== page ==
You could not call the Thompsons serious gangsters, at least not in their hearing. The Thompsons are a sprawling family, with aunts, uncles and cousins popping up all over the estate. The undisputed head of the family is Papa Glen Thompson, following closely by his twin granddaughters, Briana and Lauren. If you’re buying drugs on the Redriff estate, then somehow, in some way, Papa Glen is seeing a cut.
Glen moved in with his parents in early 70s, and by the early 80s, he’d set up a reliable network of contacts throughought the estate. He’s never been one of London’s big fish, and he’s never wanted to be – he’s got his patch, and he’s very happy with it, and he’s seen off all comers, with, rumour has it, some spectacularly bloody violence when required.
But Papa’s getting on a bit now, and Lauren and Briana are making no secret of the fact that they have bigger ambitions for the family. What happens when they’re in charge, and what it might mean for the estate remains to be seen.
The Coopers have been local industrialists since before the Estate existed. Historically, they owned the Cooper Factory and operated a haulage network that employed quite a number of people in the area. These days, the factory has closed, but the haulage firm still exists, although it’s less relevant as an employer on the estate specifically. Today the Coopers are active in local politics in a variety of capacities, and the various branches of the family have a series of long-running feuds with one another, as one branch works with the Committee on one project while another works with the Association to lobby against it, and so on.
Jack Cooper is the local (Labour) MP, and generally does his best to hold himself apart from his families well-known propensity for feuding in order to ensure that he can actually focus on the work his constituents need him to do. He’s broadly considered to be “not too bad, for a politician”, by those people on the estate who’ve needed him to do anything.
The Stones aren’t a numerous family compared to most of the others on the estate, but they’re easy to spot, with their strange mismatched eyes, heterochromia being a strange quirk of family genetics that seems to breed true, and lends them an otherworldly air.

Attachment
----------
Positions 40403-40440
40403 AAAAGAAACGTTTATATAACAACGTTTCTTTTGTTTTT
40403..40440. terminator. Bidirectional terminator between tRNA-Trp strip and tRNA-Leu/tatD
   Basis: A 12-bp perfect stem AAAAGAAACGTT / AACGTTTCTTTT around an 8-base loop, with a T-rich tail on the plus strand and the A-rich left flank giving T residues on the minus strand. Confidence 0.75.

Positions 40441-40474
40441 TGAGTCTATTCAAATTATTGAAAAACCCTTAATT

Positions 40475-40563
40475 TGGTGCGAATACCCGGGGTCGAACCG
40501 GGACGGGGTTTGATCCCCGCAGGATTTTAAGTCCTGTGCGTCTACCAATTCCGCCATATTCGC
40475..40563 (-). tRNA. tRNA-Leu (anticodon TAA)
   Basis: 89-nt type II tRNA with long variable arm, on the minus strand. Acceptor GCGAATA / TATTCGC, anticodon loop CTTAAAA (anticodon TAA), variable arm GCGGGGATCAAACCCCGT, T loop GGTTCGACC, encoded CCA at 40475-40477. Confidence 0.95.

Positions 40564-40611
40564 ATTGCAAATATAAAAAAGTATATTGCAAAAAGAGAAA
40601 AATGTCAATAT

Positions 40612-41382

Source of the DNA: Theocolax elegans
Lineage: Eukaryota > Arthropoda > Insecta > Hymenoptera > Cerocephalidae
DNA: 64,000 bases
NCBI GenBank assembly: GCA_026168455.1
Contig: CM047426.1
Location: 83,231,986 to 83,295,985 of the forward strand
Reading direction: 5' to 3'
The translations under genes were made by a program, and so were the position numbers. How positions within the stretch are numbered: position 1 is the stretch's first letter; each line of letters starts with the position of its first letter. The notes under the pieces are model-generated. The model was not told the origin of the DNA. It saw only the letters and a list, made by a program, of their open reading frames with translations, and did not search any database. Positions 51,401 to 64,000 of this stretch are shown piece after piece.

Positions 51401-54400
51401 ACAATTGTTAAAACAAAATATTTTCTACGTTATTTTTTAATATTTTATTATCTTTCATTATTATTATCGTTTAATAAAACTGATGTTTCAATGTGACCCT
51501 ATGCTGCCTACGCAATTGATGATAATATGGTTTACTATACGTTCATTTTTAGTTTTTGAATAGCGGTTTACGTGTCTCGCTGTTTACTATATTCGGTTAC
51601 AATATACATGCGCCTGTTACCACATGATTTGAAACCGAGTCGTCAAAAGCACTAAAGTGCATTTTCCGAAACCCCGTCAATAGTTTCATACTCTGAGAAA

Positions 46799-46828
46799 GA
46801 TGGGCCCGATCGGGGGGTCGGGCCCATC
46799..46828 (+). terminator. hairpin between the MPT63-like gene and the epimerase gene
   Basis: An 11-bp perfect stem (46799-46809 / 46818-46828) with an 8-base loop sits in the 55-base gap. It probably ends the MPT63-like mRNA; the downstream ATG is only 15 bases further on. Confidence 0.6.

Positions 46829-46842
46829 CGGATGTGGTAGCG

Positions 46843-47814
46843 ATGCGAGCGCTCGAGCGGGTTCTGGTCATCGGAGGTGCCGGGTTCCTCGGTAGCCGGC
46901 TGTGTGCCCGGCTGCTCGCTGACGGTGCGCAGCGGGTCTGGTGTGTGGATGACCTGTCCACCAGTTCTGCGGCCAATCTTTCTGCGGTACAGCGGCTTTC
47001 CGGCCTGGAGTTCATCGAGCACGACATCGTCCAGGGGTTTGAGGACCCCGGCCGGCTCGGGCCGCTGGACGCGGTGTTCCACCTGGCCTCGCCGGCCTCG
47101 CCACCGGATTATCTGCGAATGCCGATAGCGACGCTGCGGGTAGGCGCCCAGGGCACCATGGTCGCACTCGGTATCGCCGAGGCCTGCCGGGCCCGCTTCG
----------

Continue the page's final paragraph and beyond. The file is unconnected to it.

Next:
Cal Stone is the current landlord at the Europa, while his brother Michael runs a laundrette – family members pop up all over the estate, usually running small businesses like plumbers or corner shops or working a variety of cash in hand (but otherwise legitimate) jobs. Once or twice a year, they have a big family gathering in the Europa (which closes to non-family members for the day), and on those days, residents say the estate feels oddly shut – despite the fact that they only operate maybe a dozen businesses between them, if feels like on the days they’re all shut, there’s almost no-one on the estate that doesn’t need at least one of them.
There’s very little point in pretending that the O’Malley’s aren’t gangsters, but that are at least Redriff’s gangsters. They run a variety of criminal activities across the estate – illegal fights, gambling, protection rackets and smuggled goods all form part of the family trade, and individual family members can be found connected with criminal enterprises across London. The O’Malley family and the Thompsons seem to have come to a mutually acceptable compromise regarding the drugs trade on the estate, this being one of the few criminal activities members of the family don’t seem to indulge in.
The family’s overall attitude reflects that of their unnopposed matriarch, Lyra O’Malley – me against my sister, my sister and I against our neighbour, us and our neighbour against the world. The general consensus is that if you live on the Redriff Estate, and don’t cross the O’Malleys (and pay up when they demand it) then they could be much worse, and their presence on the estate probably keeps worse people away.
The police for their part, seem to be happy enough to arrest members of the family when they do something particularly violent or stupid, and to periodically remind them where the line might be, without pushing things too far, perhaps for the same reasons as the rest of the residents.